Snorkel spots on Oahu: I love Shark’s Cove on the north shore and you can go to my fav shrimp truck place in Haleiewa, Hanauma bay is the touristy snorkel place near Waikiki but I would only go early in the morning as it gets really really crowded there. I also really like a specific spot near the ShangriLa house in Kahala area of Oahu.

    Beach: Hands down my fav beach in Oahu is Lanikai followed closely by sunset beach on the north short. Its nice to go Kayaking off of Kailua beach (also close to Lanikai).

    If you want to go off the beaten track, I would suggest Molokai which is an island off Maui and doing the Kalaupapa trail, and I LOVED it

  • How do anesthesiologists get paid?

    Posted on August 6th, 2011 dabao No comments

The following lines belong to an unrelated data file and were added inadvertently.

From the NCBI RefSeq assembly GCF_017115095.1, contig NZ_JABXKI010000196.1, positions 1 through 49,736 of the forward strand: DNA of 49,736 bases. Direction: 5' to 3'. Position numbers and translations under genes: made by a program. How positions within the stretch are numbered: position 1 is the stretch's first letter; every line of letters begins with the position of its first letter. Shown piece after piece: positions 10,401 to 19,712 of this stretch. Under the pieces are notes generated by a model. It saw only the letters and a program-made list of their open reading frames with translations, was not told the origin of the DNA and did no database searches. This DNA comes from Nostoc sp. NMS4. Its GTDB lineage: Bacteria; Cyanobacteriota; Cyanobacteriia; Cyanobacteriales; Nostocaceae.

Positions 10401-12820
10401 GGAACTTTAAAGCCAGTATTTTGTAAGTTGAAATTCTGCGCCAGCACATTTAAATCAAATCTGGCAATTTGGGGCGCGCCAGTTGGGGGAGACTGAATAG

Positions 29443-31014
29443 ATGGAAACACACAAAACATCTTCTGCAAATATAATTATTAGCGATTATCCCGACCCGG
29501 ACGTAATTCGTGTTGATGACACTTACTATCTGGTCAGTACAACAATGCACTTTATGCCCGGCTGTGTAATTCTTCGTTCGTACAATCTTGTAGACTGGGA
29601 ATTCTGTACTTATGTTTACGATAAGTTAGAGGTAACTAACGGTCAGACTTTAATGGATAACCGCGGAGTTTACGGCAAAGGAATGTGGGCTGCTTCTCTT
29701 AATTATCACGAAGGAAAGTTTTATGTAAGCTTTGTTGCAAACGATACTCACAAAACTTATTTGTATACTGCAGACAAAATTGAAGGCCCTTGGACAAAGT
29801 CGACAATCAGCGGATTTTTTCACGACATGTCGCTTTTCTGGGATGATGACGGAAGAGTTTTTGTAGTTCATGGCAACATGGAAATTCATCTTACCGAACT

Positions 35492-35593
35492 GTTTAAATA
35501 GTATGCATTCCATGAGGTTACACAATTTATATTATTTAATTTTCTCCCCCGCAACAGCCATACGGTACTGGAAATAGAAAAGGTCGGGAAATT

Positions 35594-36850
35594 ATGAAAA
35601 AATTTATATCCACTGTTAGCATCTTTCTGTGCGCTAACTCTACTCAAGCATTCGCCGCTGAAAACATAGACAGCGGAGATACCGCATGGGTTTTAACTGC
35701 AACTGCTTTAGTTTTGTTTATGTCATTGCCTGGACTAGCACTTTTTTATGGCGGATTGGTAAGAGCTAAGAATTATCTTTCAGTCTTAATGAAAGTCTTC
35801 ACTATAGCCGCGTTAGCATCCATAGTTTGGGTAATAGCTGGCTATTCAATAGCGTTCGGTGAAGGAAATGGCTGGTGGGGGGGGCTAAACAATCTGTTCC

The 2011 National American Society of Anesthesiologists meeting is coming up on October 15-19. My program like many others around the country will be sending a number of delegates to the meeting including residents, faculty, administrators. No doubt much of the discussion at the meeting will be about the impending budget crisis and its trickle-down effects on medicare reimbursement and anesthesiologist reimbursement. In the popular anesthesiology literature most put out by the ASA and other anesthesiologists the rallying cry is that Anesthesiologists are getting underpaid. These arguments cite data such as anesthesiology getting reimbursed 34% of commercial rates by Medicare compared to more than double that for other specialties. I thought I would look into how an anesthesiologist gets paid relative to say a PCP office visit.